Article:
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SCOTUS Criticizes Labor Department for Arbitrary Overtime Regulations

Posted by Eric Kingsley | Jul 11, 2016 | 0 Comments

Overtime Regulations

Overtime regulations scotus

The Supreme Court ruled on June 20, 2016, that the U.S. Department of Labor's (DOL) 2011 regulation removing a long-standing exemption to overtime pay for auto service advisors was “procedurally defective.” In a 6-2 opinion, the Court stated the DOL failed to follow the correct procedures in issuing a regulation by not giving adequate reasons for its decision.

Background

In Encino Motorcars, LLC v. Navarro, No. 15-415, the plaintiffs were “service advisors” who worked at a Los Angeles-area automobile dealership. The service advisors in this case performed tasks similar to other service advisors–meeting with customers, listening to their concerns about their cars, suggesting repairs and maintenance services, and selling services for the vehicles. The plaintiffs alleged they were denied overtime under the Fair Labor Standards Act (FLSA).

The dealership, relying on an overtime exemption for “salesman, partsmen, and mechanics” who are primarily engaged in “selling or servicing automobiles” under the FLSA (see 29 U.S.C. 213(b)(10)(A)), moved to dismiss the complaint. The motion was granted by the district court, but reversed by the Ninth Circuit. Critically, in holding the service advisors were entitled to overtime, the Ninth Circuit deferred to a 2011 Department of Labor regulation stating the exemption did not apply to service advisors.

The “Automobile Dealer Exemption”

First enacted in 1966, the 213(b)(10)(A) exemption at issue is also known as the “automobile dealer exemption,”. Four years later, in 1970, the DOL issued a regulation stating service advisers were not covered by the exemption, and, therefore, eligible for overtime pay. The exempt status of such employees flip-flopped throughout the 1970s; however, in 1978 the DOL issued an opinion letter specifically taking the position that service advisors could be overtime exempt under 29 U.S.C. § 213(b)(10)(A).

The DOL confirmed this position nine years later when it clarified in its Field Operations Handbook that service advisors were to be treated as exempt. In 2008, the DOL issued a notice of proposed rulemaking stating that it intended to revise its regulations to reflect the overwhelming court authority on the matter and its own long-standing practice on the issue.

In 2011, DOL issued a final rule addressing service advisors, as well as a number of other issues on a broad range of topics. Many of these reversed course from previous long-held DOL positions, including the DOL's announcement that its 2008 proposal on service advisors would be rejected and the final rule would state the exact opposite: that service advisors are not exempt because they do not themselves sell automobiles.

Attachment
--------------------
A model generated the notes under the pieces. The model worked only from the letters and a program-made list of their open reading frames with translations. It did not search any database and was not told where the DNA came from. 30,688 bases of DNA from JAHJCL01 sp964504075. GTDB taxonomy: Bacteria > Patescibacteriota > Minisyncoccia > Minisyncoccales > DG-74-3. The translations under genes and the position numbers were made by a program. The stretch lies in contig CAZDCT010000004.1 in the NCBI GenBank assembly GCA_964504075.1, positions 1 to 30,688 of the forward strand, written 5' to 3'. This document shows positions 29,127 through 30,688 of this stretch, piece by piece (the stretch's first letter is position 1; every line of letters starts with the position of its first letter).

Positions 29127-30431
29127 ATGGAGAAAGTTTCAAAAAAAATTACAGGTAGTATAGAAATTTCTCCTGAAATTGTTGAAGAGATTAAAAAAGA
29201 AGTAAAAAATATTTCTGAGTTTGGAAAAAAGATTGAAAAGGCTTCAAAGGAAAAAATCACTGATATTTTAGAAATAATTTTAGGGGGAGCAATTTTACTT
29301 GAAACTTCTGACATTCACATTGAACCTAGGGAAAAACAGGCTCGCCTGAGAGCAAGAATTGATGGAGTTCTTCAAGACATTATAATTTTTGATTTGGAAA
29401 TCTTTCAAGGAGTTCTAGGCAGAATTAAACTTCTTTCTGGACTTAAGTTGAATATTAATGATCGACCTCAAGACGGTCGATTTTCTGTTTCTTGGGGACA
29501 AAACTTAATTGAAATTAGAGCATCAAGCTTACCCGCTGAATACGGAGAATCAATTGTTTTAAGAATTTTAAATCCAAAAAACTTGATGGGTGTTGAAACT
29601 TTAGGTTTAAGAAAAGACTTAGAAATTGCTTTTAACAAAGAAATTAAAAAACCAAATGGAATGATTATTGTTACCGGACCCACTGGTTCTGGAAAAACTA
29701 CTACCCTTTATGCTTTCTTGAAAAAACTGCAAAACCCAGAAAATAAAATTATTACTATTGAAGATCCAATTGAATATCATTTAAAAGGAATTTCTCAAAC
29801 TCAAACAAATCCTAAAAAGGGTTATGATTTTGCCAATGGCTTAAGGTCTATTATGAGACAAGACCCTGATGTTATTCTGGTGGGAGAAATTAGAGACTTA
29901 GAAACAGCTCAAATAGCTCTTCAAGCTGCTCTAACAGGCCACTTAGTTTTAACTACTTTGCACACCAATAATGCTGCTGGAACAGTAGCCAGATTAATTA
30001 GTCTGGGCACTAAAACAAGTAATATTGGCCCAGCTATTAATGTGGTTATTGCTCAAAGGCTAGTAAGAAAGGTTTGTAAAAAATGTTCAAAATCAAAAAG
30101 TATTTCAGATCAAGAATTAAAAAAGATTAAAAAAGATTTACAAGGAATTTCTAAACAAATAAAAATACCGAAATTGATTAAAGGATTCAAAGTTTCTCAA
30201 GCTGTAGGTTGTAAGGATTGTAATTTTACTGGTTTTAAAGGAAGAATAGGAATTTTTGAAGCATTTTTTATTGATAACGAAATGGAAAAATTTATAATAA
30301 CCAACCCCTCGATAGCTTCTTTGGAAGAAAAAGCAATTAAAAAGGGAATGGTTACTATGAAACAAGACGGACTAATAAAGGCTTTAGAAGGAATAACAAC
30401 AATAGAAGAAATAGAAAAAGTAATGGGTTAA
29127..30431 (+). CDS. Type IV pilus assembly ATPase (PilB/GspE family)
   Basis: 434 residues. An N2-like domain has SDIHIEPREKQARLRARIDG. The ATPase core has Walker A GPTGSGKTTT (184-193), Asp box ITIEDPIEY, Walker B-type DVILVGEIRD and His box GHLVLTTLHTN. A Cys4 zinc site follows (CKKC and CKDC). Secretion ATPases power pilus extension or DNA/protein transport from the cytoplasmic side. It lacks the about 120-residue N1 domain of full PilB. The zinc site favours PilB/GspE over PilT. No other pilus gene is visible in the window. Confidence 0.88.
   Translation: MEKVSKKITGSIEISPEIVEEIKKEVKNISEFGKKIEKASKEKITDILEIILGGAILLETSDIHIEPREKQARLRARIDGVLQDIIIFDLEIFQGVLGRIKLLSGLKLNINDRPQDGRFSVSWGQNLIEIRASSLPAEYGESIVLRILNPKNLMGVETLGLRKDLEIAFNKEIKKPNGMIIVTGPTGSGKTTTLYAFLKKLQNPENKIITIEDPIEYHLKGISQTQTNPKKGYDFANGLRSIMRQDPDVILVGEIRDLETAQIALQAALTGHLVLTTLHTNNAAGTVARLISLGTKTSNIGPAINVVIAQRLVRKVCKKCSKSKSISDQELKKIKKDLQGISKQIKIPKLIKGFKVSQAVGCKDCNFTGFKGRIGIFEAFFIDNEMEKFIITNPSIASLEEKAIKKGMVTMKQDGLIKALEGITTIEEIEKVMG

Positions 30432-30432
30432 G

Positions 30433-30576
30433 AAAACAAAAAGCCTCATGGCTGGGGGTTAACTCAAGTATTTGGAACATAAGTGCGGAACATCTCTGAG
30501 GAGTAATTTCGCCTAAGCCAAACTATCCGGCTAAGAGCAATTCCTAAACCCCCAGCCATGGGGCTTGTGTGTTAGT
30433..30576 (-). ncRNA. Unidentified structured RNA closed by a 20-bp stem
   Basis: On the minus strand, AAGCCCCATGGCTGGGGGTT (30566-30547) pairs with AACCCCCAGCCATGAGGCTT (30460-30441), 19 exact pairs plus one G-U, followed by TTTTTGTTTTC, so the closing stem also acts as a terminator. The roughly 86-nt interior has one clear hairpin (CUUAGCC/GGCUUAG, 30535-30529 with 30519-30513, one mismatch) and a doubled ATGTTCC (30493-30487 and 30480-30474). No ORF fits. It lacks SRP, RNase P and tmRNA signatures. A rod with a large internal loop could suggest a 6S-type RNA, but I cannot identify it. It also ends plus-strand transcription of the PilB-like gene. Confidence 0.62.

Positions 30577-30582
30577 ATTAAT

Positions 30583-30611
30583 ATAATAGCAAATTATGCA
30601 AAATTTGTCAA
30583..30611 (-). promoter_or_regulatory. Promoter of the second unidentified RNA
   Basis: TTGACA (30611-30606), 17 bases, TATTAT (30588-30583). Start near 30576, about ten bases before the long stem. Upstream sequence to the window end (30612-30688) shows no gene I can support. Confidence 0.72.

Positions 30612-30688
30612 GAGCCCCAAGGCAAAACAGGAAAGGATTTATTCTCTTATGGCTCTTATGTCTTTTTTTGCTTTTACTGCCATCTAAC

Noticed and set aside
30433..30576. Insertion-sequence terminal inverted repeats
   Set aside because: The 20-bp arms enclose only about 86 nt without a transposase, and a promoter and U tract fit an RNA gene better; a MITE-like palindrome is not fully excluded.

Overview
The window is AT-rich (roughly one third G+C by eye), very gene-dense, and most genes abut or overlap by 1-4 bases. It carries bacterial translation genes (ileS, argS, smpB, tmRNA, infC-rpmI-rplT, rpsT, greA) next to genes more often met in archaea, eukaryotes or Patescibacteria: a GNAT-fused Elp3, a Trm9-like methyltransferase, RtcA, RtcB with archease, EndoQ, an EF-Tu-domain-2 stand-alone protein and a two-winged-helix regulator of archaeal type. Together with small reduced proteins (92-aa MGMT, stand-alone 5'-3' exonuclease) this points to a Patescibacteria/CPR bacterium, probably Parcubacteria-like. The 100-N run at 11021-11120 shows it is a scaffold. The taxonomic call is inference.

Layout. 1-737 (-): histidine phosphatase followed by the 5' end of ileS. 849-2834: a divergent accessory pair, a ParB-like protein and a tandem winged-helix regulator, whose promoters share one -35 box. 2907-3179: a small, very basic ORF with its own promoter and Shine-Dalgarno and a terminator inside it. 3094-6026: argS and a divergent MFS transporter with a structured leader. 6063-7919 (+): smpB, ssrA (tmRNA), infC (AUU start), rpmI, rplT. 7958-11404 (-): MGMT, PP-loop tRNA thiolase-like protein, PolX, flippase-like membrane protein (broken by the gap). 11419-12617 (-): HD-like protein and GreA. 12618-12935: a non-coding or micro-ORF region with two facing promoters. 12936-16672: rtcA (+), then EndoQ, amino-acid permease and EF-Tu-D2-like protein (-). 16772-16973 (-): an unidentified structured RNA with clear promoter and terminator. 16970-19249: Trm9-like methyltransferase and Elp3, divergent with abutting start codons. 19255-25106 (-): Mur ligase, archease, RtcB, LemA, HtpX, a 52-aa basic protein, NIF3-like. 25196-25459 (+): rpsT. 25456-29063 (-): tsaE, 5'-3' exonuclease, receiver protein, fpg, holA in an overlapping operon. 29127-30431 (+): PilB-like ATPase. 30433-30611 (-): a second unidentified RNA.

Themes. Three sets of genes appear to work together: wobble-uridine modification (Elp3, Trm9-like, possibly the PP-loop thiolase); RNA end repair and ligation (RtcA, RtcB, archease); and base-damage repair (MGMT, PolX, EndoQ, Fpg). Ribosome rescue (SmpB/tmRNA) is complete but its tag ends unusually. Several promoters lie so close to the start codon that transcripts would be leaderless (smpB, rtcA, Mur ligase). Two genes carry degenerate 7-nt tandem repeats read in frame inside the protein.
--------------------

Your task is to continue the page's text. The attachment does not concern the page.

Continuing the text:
The SCOTUS Decision

On June 20, 2016, the Supreme Court granted certiorari in Encino Motorcars, LLC v. Navarro. To resolve the case, the Court identified a separate error by the U.S. Court of Appeals for the Ninth Circuit (San Francisco) on which all of the Justices could agree: the Ninth Circuit held service advisors were entitled to overtime by deferring to a 2011 Department of Labor regulation. But that regulation was issued without any reasoned explanation for the change. Under those circumstances, the Supreme Court held, the regulation was arbitrary and capricious and entitled to no deference.

The Court stressed that “[t]he retail automobile and truck dealership industry had relied since 1978 on the Department's position that service advisors were exempt from the FLSA's overtime pay requirements” and had “negotiated and structured their compensation plans against this background understanding.” Therefore, “[i]n light of this background, the Department needed a more reasoned explanation for its decision to depart from its existing enforcement policy.”

Ultimately, the Court remanded the case to the Ninth Circuit to determine, in the first instance (without deference to the DOL regulation), whether the exemption applied. The Court stated the DOL needed a more reasoned explanation for its decision to depart from its existing policy.

Should you have questions about overtime compensation or overtime regulations or the Fair Labor Standards Act, don't hesitate to contact leading California employment lawyers at Kingsley & Kingsley. Call and speak to an experienced California lawyer toll-free at (888) 500-8469 or click here to contact us via email.

About the Author

Eric Kingsley

In practice since 1996, attorney and firm co-founder Eric B. Kingsley has litigated complex cases and authored numerous appellate briefs in both state and federal court on behalf of the California law firm of Kingsley & Kingsley, including over 150 class actions. Mr. Kingsley concentrates his pra...

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